What's in your windbreak or woodland?
When was the last time you walked in your windbreak or woodland? There may be invasive species plants or insects growing in these areas. You may also have high value trees that could be harvested for valuable timber products. These invasive species and profitable trees could be found in your windbreak, woodland areas and riparian woodlands near rivers and streams.
Can you identify buckthorn trees on your property? Buckthorn trees are from Europe and not native to North America. Buckthorn was brought over by settlers in the 1850’s as windbreak trees. Little did they know that birds eat the seeds of the female trees and spread these prolific seeds changing the native windbreak/woodland understory. Buckthorn is also the overwintering host for soybean aphid. Buckthorn is on the MN noxious weed list and on the DNR invasive species list. To learn more about buckthorn control/management and the relationship with soybean aphids, review this website.
Do you have Colorado Blue Spruce or Black Hills Spruce in your windbreaks? Have you noticed any browning of needles on the lower branches as the trees reach 15 to 20 years old? If you have, you may have needle cast disease. There are 2 needle cast diseases, Rhizophaera and Stigmina. To help increase the longevity of your trees, you may want to learn more about these needle cast diseases and their management. Check out, http://z.umn.edu/umneedlecast for more information.
You may have timber trees of marketable value in your windbreak or woodland. Black walnut, oaks and black cherry have been valuable trees in the past. Don’t overlook possible profits from your windbreak or woodlands. You may be interested in a Woodland Stewardship Plan or possibly contacting a Department of Natural Resources (DNR) Forester to conduct a timber cruse to evaluate valuable trees. z.umn.edu/FindAForester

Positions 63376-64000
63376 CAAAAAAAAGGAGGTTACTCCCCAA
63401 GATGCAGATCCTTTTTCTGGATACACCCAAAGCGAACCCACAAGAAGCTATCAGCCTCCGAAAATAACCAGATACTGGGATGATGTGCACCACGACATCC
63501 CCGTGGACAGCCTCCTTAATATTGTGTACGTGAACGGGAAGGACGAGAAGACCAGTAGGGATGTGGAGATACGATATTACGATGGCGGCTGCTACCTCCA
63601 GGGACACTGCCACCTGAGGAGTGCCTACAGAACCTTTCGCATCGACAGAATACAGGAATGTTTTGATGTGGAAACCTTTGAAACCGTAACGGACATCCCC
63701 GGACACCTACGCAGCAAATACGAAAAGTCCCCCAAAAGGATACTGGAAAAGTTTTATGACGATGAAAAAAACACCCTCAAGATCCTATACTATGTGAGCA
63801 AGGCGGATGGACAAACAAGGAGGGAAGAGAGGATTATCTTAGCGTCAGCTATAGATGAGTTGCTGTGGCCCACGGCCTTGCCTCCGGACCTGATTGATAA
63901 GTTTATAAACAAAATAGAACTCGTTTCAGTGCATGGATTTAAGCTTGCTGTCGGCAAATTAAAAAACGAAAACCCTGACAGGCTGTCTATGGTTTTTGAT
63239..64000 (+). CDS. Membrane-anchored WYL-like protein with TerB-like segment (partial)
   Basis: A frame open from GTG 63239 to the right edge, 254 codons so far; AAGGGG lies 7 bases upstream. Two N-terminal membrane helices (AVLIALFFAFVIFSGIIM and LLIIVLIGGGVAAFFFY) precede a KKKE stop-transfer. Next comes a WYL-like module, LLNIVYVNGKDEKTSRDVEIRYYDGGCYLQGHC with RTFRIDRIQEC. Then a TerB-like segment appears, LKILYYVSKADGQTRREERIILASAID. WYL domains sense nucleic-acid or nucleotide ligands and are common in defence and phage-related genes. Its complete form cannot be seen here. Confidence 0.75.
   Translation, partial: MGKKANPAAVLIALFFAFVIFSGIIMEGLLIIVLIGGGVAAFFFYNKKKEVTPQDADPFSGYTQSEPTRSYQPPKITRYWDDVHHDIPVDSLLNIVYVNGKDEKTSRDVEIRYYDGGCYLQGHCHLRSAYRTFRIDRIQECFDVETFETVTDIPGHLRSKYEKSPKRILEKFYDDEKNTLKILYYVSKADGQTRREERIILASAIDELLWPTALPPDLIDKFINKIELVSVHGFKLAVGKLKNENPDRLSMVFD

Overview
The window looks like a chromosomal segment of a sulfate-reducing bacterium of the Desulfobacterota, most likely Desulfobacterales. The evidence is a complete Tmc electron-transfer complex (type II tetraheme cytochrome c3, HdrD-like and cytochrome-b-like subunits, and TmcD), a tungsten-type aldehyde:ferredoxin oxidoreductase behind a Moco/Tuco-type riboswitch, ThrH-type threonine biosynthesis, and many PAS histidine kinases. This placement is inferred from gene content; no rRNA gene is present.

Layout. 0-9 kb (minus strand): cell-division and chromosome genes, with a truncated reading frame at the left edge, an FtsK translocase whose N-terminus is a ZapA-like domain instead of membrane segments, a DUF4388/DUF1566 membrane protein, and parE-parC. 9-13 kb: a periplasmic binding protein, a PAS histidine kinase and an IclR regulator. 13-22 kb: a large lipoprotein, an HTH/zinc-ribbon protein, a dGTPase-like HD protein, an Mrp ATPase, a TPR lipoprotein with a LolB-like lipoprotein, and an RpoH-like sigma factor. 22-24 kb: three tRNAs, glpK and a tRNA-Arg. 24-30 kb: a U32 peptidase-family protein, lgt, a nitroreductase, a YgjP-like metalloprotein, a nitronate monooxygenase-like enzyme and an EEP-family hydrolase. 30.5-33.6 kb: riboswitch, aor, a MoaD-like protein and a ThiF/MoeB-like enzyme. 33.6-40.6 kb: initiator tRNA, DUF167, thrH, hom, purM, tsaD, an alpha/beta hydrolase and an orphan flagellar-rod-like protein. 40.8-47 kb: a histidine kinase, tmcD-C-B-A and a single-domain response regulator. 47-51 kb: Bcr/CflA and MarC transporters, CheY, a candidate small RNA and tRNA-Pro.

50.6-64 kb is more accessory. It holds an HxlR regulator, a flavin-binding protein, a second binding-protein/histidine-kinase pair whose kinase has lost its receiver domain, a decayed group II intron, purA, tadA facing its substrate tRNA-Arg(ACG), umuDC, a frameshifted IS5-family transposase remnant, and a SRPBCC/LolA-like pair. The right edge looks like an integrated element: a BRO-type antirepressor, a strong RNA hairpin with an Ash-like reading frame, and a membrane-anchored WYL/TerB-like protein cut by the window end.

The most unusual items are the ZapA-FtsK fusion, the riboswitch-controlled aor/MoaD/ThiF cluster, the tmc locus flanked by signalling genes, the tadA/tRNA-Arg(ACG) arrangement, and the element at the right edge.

Emerald ash borer
Emerald ash borer is an invasive insect that is killing ash trees in MN. Many windbreaks and communities have green ash trees. One indicator of emerald ash borer in ash trees is a woodpecker pecking on a living ash tree. Visit this website at https://extension.umn.edu/tree-and-shrub-insects/emerald-ash-borers to learn more about emerald ash borer and alternative shade trees.
If you have livestock and are currently or are considering grazing your windbreak or woodland, you need to manage three resources: livestock, forage, and trees. This practice is called silvopasture. Be careful to not over-graze pastures and woodlands. To learn more about silvopasture: https://extension.umn.edu/agroforestry/silvopasture.
If you are renovating or planting a new windbreak, this reference should help in selecting trees to plant: https://z.umn.edu/windbreaks. Other tree selection resources include: http://z.umn.edu/rectrees, climatic adaptive trees: trees.umn.edu, MnDOT Plant Selector, https://plantp.dot.state.mn.us/plant/ and tree planting and care (MN DNR) www.dnr.state.mn.us/treecare/index.html.
Soil and Water Conservation District (SWCD) offices in each county may offer programs for windbreak and conservation plantings plus may sell conservation trees and shrubs, (www.maswcd.org/, click on SWCD Directory). Ask your County SWCD staff for more information.
Knowing what trees are in your windbreak and how to manage them can help make your windbreak more effective, harbor fewer invasive species, and result in additional revenue streams.